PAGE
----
It was all over so quickly. The mumbled vows, the best man’s drunken toast, the broken glass, her princess dress tight around her ribs, her maid-of-honor caught in a bathroom stall with the Rabbi’s son. Her husband smooshed a slice of wedding cake into her mouth, the cake tasting of cloying buttercream. Husband, both a noun and a verb, to use sparingly. He shed his shiny rented tux jacket and danced, arms flung over the shoulders of his groomsmen, sweat stains under his arms and in a semi-circle on his back. Her mother told her friends, He’s a great catch, while the women danced circles around each other. When the groomsmen lifted her up on a straightback chair, she was scared she’d fall, gripped one corner of a yellow-stained handkerchief (the something old) while he held the other. At the Seaside Motel, the clerk leered, This way to paradise. The pushing and pulling, the absurdity of her legs in the air, her something blue painted toenails caught in the strafing headlights of passing cars, his moaning. A rectangle of sunlight from the gap between the heavy curtains creeping over him, clad in only a white shirt and socks, the skin on the back of his thighs goose-pimpling. The mauve polyester bedspread spilled onto the carpet. In middle school, she’d written in sparkling purple pen a new signature on the paper bag cover of her American history book: Mrs. Harry Styles. The hot shameful joy when Mr. Mori saw it and crooned “You Don’t Know You’re Beautiful.” Now, her eyes sticky from sleeping in the mascara she’d applied so carefully the day before.
Lori Sambol Brody lives in the mountains of Southern California. Her short fiction has been published in Smokelong Quarterly, Tin House Flash Fridays, New Orleans Review, The Rumpus, and elsewhere. Her stories have been chosen for the Wigleaf Top 50, the Best Small Fictions 2018 and 2019 anthologies, and Best Microfiction 2021.
4:34 A.M. Feinberg Hospital. Room 2524. The room is too hot to sleep. The ice has melted in the cup the nurse brought in a few hours before. I unwrap one of the sponge lollipops they gave me and dip it in the lukewarm cup. I pick up the TV remote with my free hand and flip through channels while I swab the inside of my mouth. I search for something to distract me, so I don’t just down the cup of water, disregarding the doctor’s orders and losing even the small relief the sponge lollipop brings me.
I land on Animal Planet. There’s a show about an aquarium. I’ve been there once. Years ago. I remember standing in a glass cave and watching whale sharks swim above me. I felt so small. My best friend stood next to me. Pregnant with her first. Glowing. Two more babies and some years later, I haven’t been back.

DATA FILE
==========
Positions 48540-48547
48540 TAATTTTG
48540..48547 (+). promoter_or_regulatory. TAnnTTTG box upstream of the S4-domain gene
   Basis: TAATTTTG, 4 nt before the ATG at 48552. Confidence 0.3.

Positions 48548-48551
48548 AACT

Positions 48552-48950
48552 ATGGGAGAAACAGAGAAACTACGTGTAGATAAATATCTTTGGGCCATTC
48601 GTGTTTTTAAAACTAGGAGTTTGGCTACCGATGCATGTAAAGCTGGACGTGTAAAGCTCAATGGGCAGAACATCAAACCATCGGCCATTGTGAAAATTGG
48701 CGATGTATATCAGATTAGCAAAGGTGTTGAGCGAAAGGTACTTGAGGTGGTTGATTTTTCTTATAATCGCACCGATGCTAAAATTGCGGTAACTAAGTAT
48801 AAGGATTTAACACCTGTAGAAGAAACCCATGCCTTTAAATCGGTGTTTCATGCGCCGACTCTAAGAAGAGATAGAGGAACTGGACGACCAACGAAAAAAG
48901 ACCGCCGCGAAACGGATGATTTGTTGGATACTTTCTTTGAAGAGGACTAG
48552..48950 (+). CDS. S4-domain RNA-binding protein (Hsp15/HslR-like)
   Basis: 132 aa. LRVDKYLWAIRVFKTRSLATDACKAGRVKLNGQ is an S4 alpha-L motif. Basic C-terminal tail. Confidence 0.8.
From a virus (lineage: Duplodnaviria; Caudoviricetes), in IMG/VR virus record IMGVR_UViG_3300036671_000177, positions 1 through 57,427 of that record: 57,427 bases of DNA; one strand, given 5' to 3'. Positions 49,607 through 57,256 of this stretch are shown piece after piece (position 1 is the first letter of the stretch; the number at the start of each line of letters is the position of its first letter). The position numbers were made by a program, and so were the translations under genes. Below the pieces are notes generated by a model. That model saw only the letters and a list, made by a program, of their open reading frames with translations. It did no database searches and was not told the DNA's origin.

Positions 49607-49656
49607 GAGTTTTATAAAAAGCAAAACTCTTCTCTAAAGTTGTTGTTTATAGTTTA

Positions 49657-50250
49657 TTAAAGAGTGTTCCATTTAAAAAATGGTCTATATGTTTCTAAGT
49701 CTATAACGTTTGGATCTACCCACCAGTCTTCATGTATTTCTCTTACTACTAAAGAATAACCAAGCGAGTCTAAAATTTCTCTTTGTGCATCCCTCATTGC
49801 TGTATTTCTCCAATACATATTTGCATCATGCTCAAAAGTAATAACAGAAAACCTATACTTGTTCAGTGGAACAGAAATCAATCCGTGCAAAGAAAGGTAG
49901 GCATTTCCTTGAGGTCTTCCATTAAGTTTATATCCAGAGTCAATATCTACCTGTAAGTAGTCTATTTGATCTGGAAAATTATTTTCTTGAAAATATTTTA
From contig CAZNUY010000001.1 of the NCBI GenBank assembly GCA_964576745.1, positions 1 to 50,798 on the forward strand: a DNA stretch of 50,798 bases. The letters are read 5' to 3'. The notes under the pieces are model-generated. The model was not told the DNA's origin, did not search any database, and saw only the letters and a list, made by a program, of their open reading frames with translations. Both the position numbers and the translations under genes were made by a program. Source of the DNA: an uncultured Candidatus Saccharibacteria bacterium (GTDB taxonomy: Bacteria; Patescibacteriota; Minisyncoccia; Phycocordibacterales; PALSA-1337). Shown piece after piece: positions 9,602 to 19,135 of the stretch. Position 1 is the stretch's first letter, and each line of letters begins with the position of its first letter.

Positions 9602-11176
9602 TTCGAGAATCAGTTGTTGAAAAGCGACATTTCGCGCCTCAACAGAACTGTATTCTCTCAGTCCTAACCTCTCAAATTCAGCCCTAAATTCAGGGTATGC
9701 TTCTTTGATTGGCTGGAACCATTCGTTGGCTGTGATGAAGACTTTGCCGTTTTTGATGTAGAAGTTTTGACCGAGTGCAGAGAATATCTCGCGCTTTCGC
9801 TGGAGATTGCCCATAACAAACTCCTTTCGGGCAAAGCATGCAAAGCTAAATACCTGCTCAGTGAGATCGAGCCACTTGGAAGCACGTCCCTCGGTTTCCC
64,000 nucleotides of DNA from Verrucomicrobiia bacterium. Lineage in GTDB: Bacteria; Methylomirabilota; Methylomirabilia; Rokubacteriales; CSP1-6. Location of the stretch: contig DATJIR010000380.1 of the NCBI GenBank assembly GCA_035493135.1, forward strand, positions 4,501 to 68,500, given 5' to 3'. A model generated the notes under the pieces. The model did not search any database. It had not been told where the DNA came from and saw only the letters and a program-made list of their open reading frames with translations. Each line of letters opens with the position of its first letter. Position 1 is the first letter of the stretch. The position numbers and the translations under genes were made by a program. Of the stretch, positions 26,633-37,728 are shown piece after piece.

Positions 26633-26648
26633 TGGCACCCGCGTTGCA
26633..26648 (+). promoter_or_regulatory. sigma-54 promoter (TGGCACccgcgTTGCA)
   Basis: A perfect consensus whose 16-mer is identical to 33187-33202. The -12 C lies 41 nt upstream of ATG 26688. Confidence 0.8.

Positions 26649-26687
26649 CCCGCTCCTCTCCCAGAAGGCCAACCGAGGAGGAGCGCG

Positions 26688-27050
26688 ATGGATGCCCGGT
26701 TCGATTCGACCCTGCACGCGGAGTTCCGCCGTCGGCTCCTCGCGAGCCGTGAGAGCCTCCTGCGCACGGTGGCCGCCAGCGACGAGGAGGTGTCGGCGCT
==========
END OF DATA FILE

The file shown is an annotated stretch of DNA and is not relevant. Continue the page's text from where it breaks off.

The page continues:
I watch the aquarium staff herd two female stingrays into an elevator tank so they can be taken up for their monthly exam. Wild stingrays mate constantly, holding their eggs inside their mermaid’s purse until the young hatch and burst out into the world to try out the tricky business of survival. As soon as they are gone, mother stingray begins again. Captive stingrays develop ovarian cysts without their constant stream of progeny.
I press my hand to my abdomen, oh so gently. Feel the staples beneath my fingers. Underneath the staples and the skin and the fat rolls is a distinct absence, pulsing, reminding me that my last ovary is gone. There will be no more eggs for me. Nothing to hatch in my mermaid’s purse. I’ll never stand under a whale shark and glow with a new life blooming within me. My cyst was the size of a mango. If it had been a baby, it would have been about 16 weeks along. But it wasn’t.
My mango cyst didn’t want to go. My body, so desperate to keep my reproductive tools, allowed it to reach out with long seaweed fronds, reaching and wrapping, grabbing whatever it could reach. My uterus. My intestines. My abdominal wall. It spent a year tying and knotting itself firmly inside of me. They cut it out of me and then cut me open again to take more. “Whoo, boy, that was a tricky one,” the surgeon told me when the anesthesia faded and the pain crescendoed.
A bloodsucker comes in to stick me for my morning draw. Her name tag says Tisa. I ask her if she knew about the stingrays, about how the lack of babies causes them a life of pain. Tisa says she didn’t. I close my eyes, wait for the pinch. I imagine myself gliding free and cool through the ocean.
Diane D. Gillette’s work has appeared in many literary venues including the Saturday Evening Post, Blackbird, and Middle House Review. Her work is a Best Small Fictions nominee. She lives in Chicago and is a founding member of the Chicago Literary Writers. You can find more of her work at http://www.digillette.com.